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According to a federal study, the Los Angeles Unified School District's $1.3 billion push to bring tech into the classroom was crippled early on by inadequate planning and over-reliance on Apple's iPad.
A U.S. Education Department review found the LAUSD iPad in education initiative, first announced last June, to be fraught with financial and administrative problems from its inception, reports the Los Angeles Times.
Headed by Richard Culatta, director of the Office of Educational Technology, the review found "iPad-for-all" put too strong an emphasis on Apple's hardware and software ecosystem, distracting from less-expensive options that could have saved money. In July, it was reported the L.A. Unified would move away from an iPad-only rollout to include Google's Chromebook and Windows devices, including Microsoft's Surface 2.
LAUSD officials formally axed the iPad program in December, with blowback from the decision playing a part in the resignation of former Superintendent John Deasy and former head of technology Ronald Chandler.
Aside from an overwhelming financial burden, the erstwhile project also failed to properly educate teachers on how to best implement Apple's tablets into classroom curricula, the report said. Senior management involved in the program also failed to pass along concerns and issues in a timely manner, allowing them to grow into larger problems, according to the publication.
"Among the most significant gaps we identified was the absence of district-wide instructional technology leadership," the report said. On the point of relying on Apple's iPad, the review said LAUSD was too "heavily dependent on a single commercial product for providing digital learning resources, which has plagued the project since the initial rollout."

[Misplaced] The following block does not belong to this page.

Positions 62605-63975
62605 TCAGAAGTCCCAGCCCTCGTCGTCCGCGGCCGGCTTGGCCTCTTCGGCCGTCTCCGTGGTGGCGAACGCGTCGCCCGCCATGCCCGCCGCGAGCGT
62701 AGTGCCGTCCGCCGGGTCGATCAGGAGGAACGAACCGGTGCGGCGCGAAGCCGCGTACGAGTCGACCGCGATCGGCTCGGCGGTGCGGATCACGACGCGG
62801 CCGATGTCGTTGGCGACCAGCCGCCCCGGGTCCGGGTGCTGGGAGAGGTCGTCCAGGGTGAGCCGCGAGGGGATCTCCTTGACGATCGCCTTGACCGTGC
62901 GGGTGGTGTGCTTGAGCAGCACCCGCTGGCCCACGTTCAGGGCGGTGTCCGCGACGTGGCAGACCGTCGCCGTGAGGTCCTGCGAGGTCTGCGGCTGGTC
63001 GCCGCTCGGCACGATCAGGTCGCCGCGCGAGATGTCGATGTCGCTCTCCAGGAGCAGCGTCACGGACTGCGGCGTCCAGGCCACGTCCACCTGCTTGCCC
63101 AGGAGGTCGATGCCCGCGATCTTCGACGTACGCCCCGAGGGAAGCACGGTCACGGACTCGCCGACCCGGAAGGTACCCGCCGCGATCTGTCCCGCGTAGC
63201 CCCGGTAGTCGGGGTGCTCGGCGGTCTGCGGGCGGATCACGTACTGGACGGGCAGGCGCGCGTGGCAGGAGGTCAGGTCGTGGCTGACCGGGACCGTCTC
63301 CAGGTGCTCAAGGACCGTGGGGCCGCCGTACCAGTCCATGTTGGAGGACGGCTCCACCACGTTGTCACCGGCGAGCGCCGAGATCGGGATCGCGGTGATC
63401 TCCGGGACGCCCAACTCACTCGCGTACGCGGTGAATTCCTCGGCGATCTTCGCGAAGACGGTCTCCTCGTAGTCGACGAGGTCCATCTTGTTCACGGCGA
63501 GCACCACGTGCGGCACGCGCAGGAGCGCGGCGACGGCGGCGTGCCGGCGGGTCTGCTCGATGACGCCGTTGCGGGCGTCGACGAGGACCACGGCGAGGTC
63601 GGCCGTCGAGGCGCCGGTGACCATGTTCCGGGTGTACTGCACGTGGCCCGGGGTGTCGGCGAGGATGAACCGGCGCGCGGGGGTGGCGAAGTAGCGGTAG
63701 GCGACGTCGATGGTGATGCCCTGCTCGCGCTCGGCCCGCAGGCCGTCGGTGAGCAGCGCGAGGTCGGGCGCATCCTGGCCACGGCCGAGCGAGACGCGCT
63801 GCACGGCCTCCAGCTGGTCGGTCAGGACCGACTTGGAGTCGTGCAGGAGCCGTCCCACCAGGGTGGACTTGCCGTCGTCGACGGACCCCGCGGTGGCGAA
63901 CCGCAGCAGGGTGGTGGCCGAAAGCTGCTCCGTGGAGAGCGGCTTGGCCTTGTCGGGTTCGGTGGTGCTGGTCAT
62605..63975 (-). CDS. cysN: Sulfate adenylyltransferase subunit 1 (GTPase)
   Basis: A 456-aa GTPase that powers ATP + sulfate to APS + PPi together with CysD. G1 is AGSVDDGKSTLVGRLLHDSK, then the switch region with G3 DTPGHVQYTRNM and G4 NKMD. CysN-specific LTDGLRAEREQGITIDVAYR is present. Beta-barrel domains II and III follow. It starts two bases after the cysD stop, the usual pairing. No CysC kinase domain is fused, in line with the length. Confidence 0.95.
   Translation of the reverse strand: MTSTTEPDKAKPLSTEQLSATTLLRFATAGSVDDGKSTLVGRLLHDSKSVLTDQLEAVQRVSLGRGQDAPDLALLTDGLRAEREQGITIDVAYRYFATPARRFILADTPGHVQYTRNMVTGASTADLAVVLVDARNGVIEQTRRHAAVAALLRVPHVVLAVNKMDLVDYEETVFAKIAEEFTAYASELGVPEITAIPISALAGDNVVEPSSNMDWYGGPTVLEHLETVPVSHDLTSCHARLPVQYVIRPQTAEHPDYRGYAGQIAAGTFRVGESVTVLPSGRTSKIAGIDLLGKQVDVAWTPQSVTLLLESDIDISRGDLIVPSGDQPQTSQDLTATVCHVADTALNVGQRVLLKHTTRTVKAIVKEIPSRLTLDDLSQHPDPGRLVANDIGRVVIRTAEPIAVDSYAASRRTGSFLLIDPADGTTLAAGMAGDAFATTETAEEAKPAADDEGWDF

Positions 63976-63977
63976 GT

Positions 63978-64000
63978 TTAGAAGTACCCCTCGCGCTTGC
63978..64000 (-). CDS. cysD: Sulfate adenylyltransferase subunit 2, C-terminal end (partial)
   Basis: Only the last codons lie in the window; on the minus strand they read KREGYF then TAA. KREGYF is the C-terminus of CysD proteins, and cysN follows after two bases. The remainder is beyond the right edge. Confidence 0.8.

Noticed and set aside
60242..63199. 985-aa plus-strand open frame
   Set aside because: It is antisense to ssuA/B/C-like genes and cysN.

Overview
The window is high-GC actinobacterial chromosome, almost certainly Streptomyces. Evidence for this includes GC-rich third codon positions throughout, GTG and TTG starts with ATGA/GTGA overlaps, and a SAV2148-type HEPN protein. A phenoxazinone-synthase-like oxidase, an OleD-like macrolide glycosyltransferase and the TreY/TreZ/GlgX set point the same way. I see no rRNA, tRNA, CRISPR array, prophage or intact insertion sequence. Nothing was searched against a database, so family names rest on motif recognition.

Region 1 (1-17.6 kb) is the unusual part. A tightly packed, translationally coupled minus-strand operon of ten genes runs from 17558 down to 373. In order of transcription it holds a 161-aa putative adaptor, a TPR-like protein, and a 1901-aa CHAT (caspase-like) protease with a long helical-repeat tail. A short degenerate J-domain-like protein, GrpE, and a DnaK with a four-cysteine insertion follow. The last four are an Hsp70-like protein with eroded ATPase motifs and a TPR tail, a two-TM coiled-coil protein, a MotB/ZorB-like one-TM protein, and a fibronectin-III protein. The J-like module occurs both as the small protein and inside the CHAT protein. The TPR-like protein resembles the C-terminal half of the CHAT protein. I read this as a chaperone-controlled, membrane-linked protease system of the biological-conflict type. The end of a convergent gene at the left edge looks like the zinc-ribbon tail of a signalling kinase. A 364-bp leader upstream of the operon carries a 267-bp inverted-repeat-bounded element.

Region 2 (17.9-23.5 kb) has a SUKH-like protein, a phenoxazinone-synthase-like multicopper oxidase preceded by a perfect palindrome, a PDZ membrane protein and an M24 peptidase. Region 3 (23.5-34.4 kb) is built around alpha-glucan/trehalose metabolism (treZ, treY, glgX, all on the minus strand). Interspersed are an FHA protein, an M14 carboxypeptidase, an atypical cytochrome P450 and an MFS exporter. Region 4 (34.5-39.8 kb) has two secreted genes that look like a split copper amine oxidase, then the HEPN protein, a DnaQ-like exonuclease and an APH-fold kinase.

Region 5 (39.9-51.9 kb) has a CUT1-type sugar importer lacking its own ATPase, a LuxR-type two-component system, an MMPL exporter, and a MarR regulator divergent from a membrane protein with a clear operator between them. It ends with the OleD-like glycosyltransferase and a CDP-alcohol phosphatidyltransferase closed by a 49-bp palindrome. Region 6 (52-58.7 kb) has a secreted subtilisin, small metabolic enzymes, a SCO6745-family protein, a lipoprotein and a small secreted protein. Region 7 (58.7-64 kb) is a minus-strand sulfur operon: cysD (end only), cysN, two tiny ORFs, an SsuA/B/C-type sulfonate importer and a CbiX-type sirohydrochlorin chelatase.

Another sticking point is the apparent lack of an evaluation framework. The federal report notes the problem is ongoing, saying some schools "have not developed plans for how the devices will be used to support learning [...] As a result, there is no common vision for how devices should be shifting learning and teaching within schools, making measuring impact difficult, if even possible."
The district used voter-approved bonds to fund "iPad-for-all," initially seeding 47 schools with $30 million worth of Apple hardware. An aggressive rollout timeline saw an additional $115 million spent on expansions to other campuses, but questions soon arose as the district fought to manage a critical budget crunch over the program. It was later discovered that LAUSD misunderstood Apple's bulk purchase discount terms, which held that the district would become eligible for special pricing only after $400 million worth of iPads were purchased.